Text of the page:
The town of San Clodio is situated on the eastern edge of the area known as the Ribeira Sacra in Galicia. It’s a small town with a long and sometimes brutal past. Throughout its history, this small parish has formed an important link in the region’s communications, sitting as it does on the banks of the river Sil. On the opposite riverbank lies the town of Quiroga, gateway to the O’ Courel.
In the 1st century BC Romans ruled, brought here by the area’s rich gold deposits. Such was their desire for this most precious of metals that, a few kilometres upstream at Montefurado, they excavated a 400 metre long tunnel to divert the river’s natural course. The result left a three kilometre meander isolated from the river, enabling the Romans to extract the gold directly from the dry riverbed.
During the Middle Ages, the discovery of the remains of Saint James brought a different type of explorer to the area. Christian pilgrims, en route to Santiago de Compostela, were able to use the infrastructure and communication routes first created by the Romans. The route along the Sil valley, known as the winter route, provided an easier alternative for those travelling from France.
San Clodio’s most recent history is also its most brutal. During the Napoleonic invasion, many parts of Galicia remained apathetic to their invaders; indeed, some Spanish generals actively embraced their conquerors. However; pockets of resistance remained, led in many cases by the clergy.
In 1809 resistance fighters ambushed and killed a French officer near the tunnel at Montefurado. Reprisals were swift and merciless. Soon after this attack a troop of French soldiers entered the village of San Clodio. When one local resident insulted the commanding officer by refusing to shout, “Vive la France”, he was summarily executed. What followed were a series of war atrocities to rival any in history.
The French went on the rampage, slaughtering anyone they found and stealing the village strong box. Villagers took refuge in mountain caves only to be discovered and massacred. In the nearby village of Chenzas a young girl was kidnapped; she was never heard of again. Eyewitness accounts recall carts, laden with corpses, being pulled through the village by oxen.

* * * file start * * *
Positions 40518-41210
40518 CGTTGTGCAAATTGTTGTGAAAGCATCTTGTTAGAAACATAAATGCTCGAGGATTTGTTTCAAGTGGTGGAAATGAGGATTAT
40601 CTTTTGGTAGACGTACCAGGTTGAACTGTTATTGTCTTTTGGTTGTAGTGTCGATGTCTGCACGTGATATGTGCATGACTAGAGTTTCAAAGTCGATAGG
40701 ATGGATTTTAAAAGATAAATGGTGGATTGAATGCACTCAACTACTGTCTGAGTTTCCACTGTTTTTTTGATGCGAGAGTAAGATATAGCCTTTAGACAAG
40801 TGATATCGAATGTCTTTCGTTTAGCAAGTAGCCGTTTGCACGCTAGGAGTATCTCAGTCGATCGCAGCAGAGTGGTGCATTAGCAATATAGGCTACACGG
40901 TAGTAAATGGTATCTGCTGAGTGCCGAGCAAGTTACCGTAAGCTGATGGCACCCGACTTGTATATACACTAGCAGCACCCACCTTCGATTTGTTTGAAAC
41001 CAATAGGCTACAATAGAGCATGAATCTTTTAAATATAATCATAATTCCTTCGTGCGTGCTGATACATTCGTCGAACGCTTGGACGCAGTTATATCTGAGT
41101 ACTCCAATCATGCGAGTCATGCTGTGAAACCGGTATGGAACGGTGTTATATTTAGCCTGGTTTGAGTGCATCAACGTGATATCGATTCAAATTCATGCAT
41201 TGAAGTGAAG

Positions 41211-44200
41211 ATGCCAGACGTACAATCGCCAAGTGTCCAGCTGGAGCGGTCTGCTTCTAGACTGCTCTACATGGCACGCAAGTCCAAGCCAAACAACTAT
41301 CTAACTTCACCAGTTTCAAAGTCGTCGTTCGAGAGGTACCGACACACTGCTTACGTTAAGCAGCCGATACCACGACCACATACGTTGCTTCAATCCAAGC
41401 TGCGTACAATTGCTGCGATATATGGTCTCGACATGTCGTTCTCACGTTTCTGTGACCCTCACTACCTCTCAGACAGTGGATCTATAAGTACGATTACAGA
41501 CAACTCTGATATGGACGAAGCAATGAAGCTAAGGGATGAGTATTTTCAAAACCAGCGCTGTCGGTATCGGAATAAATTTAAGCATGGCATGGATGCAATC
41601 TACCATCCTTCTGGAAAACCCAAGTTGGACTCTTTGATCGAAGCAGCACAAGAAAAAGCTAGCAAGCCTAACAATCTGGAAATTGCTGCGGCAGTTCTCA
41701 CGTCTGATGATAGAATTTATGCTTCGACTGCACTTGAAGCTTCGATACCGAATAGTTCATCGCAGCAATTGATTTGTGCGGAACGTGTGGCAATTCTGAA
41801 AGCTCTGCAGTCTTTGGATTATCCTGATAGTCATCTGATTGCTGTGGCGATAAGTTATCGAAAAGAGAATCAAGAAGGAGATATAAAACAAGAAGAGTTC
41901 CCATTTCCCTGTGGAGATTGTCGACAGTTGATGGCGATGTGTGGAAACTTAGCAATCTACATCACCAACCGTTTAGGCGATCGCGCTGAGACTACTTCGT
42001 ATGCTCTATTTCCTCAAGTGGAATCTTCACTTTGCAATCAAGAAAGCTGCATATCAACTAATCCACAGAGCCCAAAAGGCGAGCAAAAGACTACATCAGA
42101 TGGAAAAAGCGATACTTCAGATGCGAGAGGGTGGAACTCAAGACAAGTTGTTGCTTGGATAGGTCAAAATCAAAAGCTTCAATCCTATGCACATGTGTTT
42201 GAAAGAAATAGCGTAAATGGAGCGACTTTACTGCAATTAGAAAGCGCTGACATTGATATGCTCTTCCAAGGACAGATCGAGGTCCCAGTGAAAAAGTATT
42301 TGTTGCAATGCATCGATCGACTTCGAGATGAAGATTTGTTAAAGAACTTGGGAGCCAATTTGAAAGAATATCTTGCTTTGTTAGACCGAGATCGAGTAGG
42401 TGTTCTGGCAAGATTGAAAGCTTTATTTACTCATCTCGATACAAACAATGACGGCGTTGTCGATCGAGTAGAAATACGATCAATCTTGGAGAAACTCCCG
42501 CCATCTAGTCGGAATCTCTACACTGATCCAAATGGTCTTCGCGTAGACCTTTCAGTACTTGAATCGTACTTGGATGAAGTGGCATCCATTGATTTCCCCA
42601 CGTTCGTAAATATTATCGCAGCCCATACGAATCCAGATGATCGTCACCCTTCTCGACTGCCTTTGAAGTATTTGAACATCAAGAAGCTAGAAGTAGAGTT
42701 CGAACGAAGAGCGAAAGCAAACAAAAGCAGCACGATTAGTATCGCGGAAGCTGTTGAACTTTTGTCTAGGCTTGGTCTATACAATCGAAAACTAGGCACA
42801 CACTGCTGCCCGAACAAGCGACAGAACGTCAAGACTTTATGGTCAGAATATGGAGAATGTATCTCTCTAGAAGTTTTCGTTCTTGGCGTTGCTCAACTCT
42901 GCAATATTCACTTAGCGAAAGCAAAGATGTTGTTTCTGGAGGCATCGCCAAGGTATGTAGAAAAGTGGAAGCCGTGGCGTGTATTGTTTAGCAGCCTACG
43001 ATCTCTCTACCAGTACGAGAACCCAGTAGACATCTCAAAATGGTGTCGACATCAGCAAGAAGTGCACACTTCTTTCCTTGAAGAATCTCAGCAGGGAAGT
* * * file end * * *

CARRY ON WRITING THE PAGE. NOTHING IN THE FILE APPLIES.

But the French didn’t have it all their own way. In the 1950’s, during work to widen the existing railway line, a macabre secret was unearthed. The remains of several French soldiers, still in uniform and carrying their weapons, was discovered.
The arrival of the railroad in 1883 brought a new era of prosperity to the town. Today the station is no more than a quaint building of historical interest.
Another of the town’s outstanding architectural landmarks is the Ponte de Ferro or IronBridge. Construction began in 1883 under the supervision of Pelayo Mancebo. The fact that it is still in daily use is a testament to its design.
Today, San Clodio is a sleepy little town just off the main N-120 highway. It sits in a beautifully tranquil valley, surrounded by mountains. Strolling next to the river or through its quiet streets, it’s difficult to imagine what horrors it has witnessed. The next time you’re driving through the area, take a break and explore the secrets of San Clodio.
Copyright © 2014 Craig Briggs
Craig and Melanie own and operate a luxury farmhouse rental property called Campo Verde. To find out more about a stay at Campo Verde and Galicia in general, visit their website getaway-galicia
Craig’s book, Journey To A Dream, is available exclusively from Amazon, to purchase your copy click here for your national Amazon store.